Man vs. Emotion: Phone booths, Bear Grylls.......and pants
They’re only pants.
It’s just a bunch of fabric sewn together to cover off somebody’s legs, butt and crotch in one easy garment – aka pants. It’s no wonder Dockers has to shoot a little higher when it comes to creating the necessary desire to purchase them. How do you set your brand of “pant” apart from all the other brands of “pant” out there? You could try cool but that’s a pretty tough one to maintain. First off, if you’re trendy it only lasts for a blink before you’re headed for the discount bin plus the ads you have to employ almost always feature way more skin than actual pants anyway – and really, who wants to see the average Dockers owner naked, or even without a shirt on? Yeeewwww..... Now obviously outfits like Diesel, Billycock and Lucky are willing to play these games but Levi Strauss and Co. have actual, grown up shareholders they have to answer to. Stability matters. So if of-the-moment trendy is off the table pitch-wise what’s left? How about sincere, moving emotion? Check – so Dockers made some ads. One hits the mark, the other, not so much.
The first ad features Bear Grylls. Now you must have heard of Bear Grylls. The Man vs. Wild guy? That urine-chugging lunatic that routinely has himself dropped into all manner of inhospitable locales around the globe so that he might educate us all on how to survive with little more than a buck knife and a truncated gag reflex. Well he’s Dockers new go-to guy (even though Discovery just cancelled his show – whoops) and while the decidedly over-the-top nature of his character might seem a stretch at first for a brand like Dockers, his personal story is actually pretty compelling.
The spot opens with Bear sitting on a rock and untangling some climber’s rope. He’s talking to camera, reminiscing really, about a poster his father had given him years ago. It was of Mt. Everest and it adorned the wall in his room, and young Bear was captivated by it. His monologue continues as he recalls years later being in the British Special Forces in Southern Africa and doing a parachute jump – a jump that apparently went horribly wrong. He ended up breaking his back in three places and spending the next 18 months in rehab back in the UK. And here’s where the commercial really pulls you in. He speaks of how dark his mood was, how hard it all was and how the focus of his recovery became that poster his father gave him – Everest. Those close thought he was crazy but he persevered and Bear Grylls, at the age of 23, went directly from his hospital bed to Nepal and ended up becoming one of the youngest men to ever climb Everest. The commercial effectively drives home the raw power of following one’s dreams in the face of setbacks and challenges – and wraps the whole wonderful mess in a rather fetching pair of Dockers khakis. Perfect tone, perfect pitch. That ad makes me want Dockers pants.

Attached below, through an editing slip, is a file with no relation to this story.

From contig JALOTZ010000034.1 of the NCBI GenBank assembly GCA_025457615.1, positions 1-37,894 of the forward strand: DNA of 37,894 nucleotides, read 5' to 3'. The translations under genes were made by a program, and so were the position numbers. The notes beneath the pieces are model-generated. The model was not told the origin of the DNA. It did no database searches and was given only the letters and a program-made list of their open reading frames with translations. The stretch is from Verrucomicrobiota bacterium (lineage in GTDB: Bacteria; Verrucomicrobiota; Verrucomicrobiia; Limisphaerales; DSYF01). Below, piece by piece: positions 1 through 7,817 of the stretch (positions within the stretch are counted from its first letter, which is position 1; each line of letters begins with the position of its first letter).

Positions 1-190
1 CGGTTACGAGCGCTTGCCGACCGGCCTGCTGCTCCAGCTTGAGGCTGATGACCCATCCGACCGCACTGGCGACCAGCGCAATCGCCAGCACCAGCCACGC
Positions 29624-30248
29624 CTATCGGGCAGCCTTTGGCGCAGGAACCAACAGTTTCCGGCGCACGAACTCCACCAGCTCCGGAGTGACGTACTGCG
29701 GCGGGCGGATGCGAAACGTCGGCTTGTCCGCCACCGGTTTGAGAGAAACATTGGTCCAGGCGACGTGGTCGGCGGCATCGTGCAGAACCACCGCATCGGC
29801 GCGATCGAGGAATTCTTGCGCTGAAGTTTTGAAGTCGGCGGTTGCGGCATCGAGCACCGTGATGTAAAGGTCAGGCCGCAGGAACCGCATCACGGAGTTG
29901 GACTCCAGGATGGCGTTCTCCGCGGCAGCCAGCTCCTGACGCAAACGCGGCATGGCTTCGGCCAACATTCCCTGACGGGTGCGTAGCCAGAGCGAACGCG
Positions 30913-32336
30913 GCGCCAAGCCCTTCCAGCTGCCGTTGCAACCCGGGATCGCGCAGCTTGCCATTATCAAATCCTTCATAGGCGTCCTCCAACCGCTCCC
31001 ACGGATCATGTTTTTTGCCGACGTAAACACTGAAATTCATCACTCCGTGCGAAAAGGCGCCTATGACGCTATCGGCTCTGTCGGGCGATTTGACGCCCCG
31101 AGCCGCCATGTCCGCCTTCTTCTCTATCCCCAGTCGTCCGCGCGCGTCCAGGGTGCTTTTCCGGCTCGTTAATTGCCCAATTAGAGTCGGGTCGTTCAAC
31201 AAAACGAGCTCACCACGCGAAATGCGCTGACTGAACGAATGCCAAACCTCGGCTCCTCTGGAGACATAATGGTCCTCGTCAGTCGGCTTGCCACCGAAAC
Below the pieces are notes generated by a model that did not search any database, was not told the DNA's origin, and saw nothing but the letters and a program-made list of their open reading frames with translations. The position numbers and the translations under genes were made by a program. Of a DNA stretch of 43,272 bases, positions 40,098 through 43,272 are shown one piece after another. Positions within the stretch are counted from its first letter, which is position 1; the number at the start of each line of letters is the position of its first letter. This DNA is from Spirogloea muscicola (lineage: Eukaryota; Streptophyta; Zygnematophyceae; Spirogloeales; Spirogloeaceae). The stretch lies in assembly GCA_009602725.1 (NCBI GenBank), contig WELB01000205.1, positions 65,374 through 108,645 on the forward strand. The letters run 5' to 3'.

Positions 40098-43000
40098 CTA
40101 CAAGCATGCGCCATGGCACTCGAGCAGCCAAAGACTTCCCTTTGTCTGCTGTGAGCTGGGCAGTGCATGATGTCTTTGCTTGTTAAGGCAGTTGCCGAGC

Unfortunately, the other ad did not. This one had no star or personality. It featured a phone booth, several in fact. Now for our younger readers a phone booth was where you once went to make a telephone call when you were away from home. It was a tiny little glass room that often smelled like urine or feces (in the city) where those with a pocketful of change or a willing contact who would accept collect charges could go to make a call. Today these anachronisms are disappearing thanks to cell phones and the entire Dockers spot features stunning images of run down, dilapidated, abandoned telephone booths. All are photographed with great care and (yes) much emotion as sparse, and slightly depressed, piano notes play in the background.
As the sight of all these broken down phone booths finally comes to an end, the voiceover asks a question “When the very last phone booth crumbles into dust where will all the superheroes change their clothes?” Cut to a very typical Docker-ite wearing the modern business-casual khaki uniform of Dockers, checked shirt and tie leaving his home. “Probably at home” is the answer. Ah, yes. We normal folk are the true superheroes and we all change at home now. Great, great. But what about all those dying phone booths?
That ad made me invest in the death of phone booths and literally made me want to cry – and then they end it by acting like it’s no big deal? No big deal? We should have a telethon, or a walk to save the dying phone booths! It actually made me feel crummy – and left me feeling nothing about pants, which is what I thought this was supposed to be about. It’s like some ad guy filmed all these cool phone booth images and then tried to find a use for them after the fact. Seriously, this commercial just so totally tone-deaf to what Dockers appears to be trying to say. If they had handled the Bear Grylls version this ham-fistedly Bear wouldn’t have ever climbed Everest – he’d have learned to love his new life as a forensic accountant who makes taffy on weekends – or some other idiotic thing that has ABSOLUTELY NOTHING TO DO WITH WHAT HE WAS TALKING ABOUT.
So here I sit – contemplating my pants. Do I want to dress like Bear Grylls so I might better attack challenges and climb the many mountains I face or do I maybe want to laugh at the dying telephone booth secure in the knowledge that I get changed at home – and that I am actually a superhero versus some numbnuts in twill? I thought I knew but now I’m so confused. Maybe I’ll just skip the pants and wear shorts instead. Or Speedos.